Seminars could be held in each community to provide information on the impact of the drug trade that would include lectures, movies, photographs, and testimonials from victims and their families about the devastation of narcotics. These programs would be open to the public, with special invitations and seating for imams, school teachers, and the press, who could be encouraged to reinforce the message through mosques, schools, and the media.


Gatherings of this type would help people better understand the suffering and misery caused by the drug trade, while soliciting their support in discouraging family members and other Muslims from having anything to do with it. If this were done in conjunction with the development of self-sustaining alternative sources of income, it could discourage many Afghans from growing opium poppy or working in the drug industry.


A number of sources have linked Osama bin Laden and al-Qaida directly with the drug trade. One of the older reports I reviewed states that prior to the defeat of the Taliban, Osama bin Laden served as a middleman for Afghan opium traders, using his commissions to buy weapons and provide funding for his training camps. There are numerous credible reports that some Taliban groups, including top leaders, are directly involved in selling and smuggling opiates, in addition to collecting taxes and protection money from drug traffickers.


“Al-Qaida and the Taliban are terrorists,” said Ashraf Haidari, political counselor at the Embassy of Afghanistan in Washington, D.C. “They work hand-in-hand so we really don’t differentiate between them. Narcotics are one source of funding for al-Qaida.”

While al-Qaida has attempted to keep a low profile regarding their involvement in the drug trade, they have without question, actively supported the Taliban’s drug-related activities for many years. Al-Qaeda operatives have also accompanied Taliban forces in protecting heroin shipments and narcotic’s traffickers.


“The Taliban are doing what the Taliban are all about,” added Haidari. “The drugs, the hostage taking, targeting civilians, and holding female Koreans are totally against Islam.”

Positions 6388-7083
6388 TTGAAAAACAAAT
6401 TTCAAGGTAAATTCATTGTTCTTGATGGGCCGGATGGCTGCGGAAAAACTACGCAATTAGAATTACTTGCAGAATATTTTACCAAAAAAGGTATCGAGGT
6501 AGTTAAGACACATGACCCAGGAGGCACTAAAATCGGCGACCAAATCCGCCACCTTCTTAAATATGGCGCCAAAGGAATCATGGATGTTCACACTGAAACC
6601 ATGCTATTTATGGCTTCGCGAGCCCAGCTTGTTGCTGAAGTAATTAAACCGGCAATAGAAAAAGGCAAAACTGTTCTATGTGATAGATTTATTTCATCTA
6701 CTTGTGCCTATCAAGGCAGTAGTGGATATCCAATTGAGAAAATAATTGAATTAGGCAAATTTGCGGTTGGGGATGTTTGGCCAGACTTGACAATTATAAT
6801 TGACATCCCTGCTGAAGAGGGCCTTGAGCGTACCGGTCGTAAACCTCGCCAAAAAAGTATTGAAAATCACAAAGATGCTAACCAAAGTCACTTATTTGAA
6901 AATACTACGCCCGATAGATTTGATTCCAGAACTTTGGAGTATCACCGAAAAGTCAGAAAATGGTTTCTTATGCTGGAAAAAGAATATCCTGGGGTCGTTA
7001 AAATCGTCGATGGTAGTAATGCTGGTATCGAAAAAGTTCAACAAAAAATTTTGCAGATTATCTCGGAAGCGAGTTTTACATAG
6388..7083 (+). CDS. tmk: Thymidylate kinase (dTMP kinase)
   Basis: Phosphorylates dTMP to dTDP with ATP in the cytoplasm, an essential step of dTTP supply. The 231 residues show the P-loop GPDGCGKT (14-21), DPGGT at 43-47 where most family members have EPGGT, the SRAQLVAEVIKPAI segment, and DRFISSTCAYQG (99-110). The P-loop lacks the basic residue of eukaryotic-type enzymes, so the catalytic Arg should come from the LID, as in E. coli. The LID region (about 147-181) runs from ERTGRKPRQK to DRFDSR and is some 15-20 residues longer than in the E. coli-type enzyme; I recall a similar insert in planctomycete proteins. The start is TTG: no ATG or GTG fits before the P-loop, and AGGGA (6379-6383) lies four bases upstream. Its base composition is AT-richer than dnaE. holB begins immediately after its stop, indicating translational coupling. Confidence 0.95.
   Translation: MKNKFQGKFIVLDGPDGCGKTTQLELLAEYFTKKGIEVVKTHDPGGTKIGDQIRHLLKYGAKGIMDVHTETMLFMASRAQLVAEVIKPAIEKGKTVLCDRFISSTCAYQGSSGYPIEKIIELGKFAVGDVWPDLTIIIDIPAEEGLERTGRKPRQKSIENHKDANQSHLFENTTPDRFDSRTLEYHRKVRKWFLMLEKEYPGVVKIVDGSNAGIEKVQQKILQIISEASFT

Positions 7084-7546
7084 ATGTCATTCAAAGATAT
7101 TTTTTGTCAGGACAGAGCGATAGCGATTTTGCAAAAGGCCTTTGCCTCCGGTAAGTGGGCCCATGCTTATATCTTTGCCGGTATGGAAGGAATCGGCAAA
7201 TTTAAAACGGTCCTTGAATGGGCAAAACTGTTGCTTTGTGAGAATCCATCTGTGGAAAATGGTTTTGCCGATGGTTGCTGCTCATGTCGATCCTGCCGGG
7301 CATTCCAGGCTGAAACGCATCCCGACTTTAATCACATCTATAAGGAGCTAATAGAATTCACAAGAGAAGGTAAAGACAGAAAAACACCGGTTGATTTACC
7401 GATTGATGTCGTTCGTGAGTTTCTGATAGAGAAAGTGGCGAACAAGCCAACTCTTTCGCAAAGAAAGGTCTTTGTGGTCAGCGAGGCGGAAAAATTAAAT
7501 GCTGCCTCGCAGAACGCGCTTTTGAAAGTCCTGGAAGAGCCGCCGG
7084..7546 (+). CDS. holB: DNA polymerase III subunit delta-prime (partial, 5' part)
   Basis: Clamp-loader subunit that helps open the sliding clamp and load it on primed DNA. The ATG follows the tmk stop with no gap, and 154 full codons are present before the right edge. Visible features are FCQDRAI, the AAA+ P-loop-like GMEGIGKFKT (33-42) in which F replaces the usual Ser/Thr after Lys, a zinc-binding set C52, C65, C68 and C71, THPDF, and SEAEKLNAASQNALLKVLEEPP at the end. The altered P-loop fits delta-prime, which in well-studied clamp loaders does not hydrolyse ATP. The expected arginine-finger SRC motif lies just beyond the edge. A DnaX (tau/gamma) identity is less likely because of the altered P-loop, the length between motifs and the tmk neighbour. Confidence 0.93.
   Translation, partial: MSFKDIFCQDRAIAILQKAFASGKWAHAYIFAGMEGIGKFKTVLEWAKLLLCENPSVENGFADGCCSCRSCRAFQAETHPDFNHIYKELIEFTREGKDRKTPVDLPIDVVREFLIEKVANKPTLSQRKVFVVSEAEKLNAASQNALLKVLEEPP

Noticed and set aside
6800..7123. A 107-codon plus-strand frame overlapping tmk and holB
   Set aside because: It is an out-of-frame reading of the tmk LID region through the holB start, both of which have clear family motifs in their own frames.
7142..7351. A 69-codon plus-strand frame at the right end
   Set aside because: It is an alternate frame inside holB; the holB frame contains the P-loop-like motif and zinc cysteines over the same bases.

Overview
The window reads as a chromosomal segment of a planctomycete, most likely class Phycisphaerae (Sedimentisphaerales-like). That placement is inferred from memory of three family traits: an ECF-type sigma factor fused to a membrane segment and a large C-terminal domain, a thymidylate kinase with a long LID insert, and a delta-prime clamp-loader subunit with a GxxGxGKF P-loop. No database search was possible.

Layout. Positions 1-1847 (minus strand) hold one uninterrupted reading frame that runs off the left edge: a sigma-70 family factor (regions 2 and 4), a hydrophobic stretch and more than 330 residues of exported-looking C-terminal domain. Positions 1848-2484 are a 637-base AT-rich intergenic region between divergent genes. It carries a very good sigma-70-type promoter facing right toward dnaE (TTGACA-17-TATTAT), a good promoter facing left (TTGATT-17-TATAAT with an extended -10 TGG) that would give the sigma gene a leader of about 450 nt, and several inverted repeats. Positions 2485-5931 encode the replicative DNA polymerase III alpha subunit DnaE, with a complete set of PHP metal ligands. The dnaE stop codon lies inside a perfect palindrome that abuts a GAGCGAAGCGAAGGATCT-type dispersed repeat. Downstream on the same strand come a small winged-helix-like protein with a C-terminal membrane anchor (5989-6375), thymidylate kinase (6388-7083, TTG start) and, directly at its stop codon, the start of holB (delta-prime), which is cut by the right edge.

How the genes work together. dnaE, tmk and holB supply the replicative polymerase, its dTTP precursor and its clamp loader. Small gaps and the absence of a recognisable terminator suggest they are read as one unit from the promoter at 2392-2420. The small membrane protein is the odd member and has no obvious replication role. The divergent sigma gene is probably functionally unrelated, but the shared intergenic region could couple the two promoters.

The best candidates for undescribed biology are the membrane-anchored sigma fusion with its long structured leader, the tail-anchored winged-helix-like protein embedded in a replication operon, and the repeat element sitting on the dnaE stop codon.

Some of the Taliban insurgent’s reportedly gang raped several of the Korean women. Since their inception, the Taliban have committed an incalculable number of offenses against Islam. They should be publicly ostracized as loathsome criminals and heretics who have repeatedly defiled Islam and willingly destroyed millions of Muslim families, engulfed in the horrific degradation of drug addiction.


The Prophet Muhammad said that the primary emphasis of jihad was the internal struggle to become a better human being, something that is lost on charlatans like Haji Baz, bin Laden, and the Taliban. The jihad to defend the faith was a different form of struggle, with strict requirements to justify taking up arms.


This has been ignored by terrorists and drug traffickers who use Islam as a ruse for their real objectives, power and wealth.

During the Hajj to Mecca there is a special line for anyone arriving from Pakistan due to the amount of drugs that have been brought into the Sacred Arabian Peninsula from that location.


While people arriving from other countries just have their luggage screened, Saudi officials take passengers from Pakistan behind a curtain to do a body search for Afghan drugs. Perhaps they are looking for Taliban jihad tools – heroin and hashish – that got misdirected.

James Emery is an anthropologist and journalist who has reported on regional conflicts and the drug trade for over 20 years, including five years overseas. He’s made several trips into Afghanistan, Myanmar, and other drug-producing and transit countries